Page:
Masahiro Moro, president and CEO of Mazda’s crucial North American business, clearly has the full confidence of company boss Akira Marumoto. In an executive shuffle announced Wednesday, Moro (seen above, on the left) retains his chief executive title and adds chairman of Mazda North American Operations to his CV, bringing Canada and Mexico under his purview.
At the same time, Jeff Guyton, CEO of Mazda Motor Europe for the past decade, was named president of Mazda North American Operations. The changes, effective April 1st, come as Mazda prepares to boost its North American volume with the addition of two strategically positioned crossovers.
The first (and smaller) of the two we told you about not too long ago. It’s the CX-30, a supposedly right-sized model slotted between the cramped, subcompact CX-3 and wildly popular CX-5 compact. The CX-30 name exists because Mazda’s CX-4 moniker is reserved for a Chinese-market model.
While the CX-30 is bound for North American consumers, Mazda hasn’t stated a launch date just yet.
With Moro moving up in the world and Guyton taking a plane trip, Mazda’s Canadian arm also sees new leadership. David Klan, a 27-year company veteran, secedes Masaharu “Massey” Kondo in the CEO role, with his predecessor heading to Japan to serve as general manager of sales and marketing at company HQ. Klan formerly held the title of senior director of national sales, marketing and regional operations. He’ll report to Moro.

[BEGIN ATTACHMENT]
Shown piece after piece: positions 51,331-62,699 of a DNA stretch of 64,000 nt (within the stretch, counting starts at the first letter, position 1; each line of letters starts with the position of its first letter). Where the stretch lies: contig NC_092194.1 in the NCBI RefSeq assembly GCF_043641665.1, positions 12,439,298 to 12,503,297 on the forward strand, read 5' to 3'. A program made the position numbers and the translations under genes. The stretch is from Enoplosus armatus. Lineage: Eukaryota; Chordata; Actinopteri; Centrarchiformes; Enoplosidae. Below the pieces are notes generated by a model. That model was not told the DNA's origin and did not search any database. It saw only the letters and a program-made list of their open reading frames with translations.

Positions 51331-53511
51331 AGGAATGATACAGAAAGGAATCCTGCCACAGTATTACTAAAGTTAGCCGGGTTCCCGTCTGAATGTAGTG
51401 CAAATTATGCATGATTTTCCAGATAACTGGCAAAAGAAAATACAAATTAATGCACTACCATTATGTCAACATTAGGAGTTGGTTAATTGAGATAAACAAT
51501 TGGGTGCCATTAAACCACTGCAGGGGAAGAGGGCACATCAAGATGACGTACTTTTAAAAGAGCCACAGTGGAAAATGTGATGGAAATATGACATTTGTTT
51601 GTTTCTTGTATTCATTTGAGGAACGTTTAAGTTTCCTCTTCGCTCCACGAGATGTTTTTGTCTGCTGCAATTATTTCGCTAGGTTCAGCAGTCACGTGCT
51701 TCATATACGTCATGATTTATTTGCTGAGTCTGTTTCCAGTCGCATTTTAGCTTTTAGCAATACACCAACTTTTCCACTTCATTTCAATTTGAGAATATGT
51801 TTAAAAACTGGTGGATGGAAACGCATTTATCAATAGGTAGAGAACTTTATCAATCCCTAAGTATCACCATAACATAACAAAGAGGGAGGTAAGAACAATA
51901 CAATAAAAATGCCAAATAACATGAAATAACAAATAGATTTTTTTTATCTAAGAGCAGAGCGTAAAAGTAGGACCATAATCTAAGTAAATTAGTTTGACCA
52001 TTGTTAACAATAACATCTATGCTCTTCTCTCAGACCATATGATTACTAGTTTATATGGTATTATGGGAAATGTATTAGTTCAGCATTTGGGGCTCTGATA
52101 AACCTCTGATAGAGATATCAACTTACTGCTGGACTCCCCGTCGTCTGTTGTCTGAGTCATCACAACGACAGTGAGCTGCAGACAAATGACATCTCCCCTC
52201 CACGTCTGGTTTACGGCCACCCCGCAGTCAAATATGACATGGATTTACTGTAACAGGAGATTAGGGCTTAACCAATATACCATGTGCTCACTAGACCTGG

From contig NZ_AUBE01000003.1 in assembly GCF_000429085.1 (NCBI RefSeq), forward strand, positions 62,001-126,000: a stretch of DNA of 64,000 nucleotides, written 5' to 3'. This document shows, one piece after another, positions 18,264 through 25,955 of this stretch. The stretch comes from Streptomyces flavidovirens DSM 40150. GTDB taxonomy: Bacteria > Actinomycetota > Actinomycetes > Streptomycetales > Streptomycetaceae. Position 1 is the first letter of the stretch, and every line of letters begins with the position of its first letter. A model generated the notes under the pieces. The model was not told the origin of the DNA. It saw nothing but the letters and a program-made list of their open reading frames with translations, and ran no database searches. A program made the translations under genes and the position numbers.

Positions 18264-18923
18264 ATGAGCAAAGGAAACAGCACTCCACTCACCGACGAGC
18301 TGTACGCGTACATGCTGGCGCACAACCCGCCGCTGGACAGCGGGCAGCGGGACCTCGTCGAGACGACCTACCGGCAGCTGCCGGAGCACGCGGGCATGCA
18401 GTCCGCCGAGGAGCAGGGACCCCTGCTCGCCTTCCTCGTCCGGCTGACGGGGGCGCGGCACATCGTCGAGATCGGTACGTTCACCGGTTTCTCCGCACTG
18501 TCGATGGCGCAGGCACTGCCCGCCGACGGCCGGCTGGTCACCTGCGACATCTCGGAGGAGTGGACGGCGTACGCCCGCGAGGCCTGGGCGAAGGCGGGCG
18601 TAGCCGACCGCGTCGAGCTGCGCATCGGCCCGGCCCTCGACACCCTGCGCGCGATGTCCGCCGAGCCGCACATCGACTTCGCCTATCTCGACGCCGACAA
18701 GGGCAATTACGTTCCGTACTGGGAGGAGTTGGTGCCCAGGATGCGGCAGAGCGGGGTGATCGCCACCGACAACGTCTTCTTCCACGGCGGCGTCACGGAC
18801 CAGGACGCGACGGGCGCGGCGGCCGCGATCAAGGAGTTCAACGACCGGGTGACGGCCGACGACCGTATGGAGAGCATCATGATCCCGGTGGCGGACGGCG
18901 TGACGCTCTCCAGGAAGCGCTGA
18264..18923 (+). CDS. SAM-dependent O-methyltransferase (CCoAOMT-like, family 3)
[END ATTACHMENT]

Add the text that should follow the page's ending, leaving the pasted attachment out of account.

“As Mazda moves forward with its next generation product, the company has made global leadership changes to further its path toward premium,” said Akira Marumoto, Mazda president and CEO of Mazda Motor Corporation, in a statement. “Mazda is a global business and both North America and Europe are vital to its continued growth. Masahiro has been a tremendous leader in the U.S., and we are pleased to expand his role.”
Path toward premium is a nice-sounding tagline, isn’t it? It’s a path the automaker has been on for some time, but the recent launch of the next-generation 3 sedan and hatch (very different models on either side of the border, by the way) ramped up Mazda’s premium push. But passenger cars aren’t where Mazda expects to gain most of its new customers.
Besides the CX-30, a second model bound for a joint Mazda-Toyota assembly plant under construction in Alabama should see the light of day in 2021. This unnamed model is tailored for the American consumer, the automaker claims, and the plant’s capacity of 150,000 annual units (Mazda’s half of the operation) should ensure a steady supply if the vehicle proves a hit. Expect a midsize three-row with better styling than its Japanese rivals.
Mazda’s U.S. sales rose 3.7 percent in 2018, with the healthy return dependent on light truck volume. The company’s crossovers saw their popularity rise 15.3 percent last year; meanwhile, car sales fell 12.7 percent. So far this year, all Mazda models are in the red, with overall volume falling 13.4 percent through the end of February.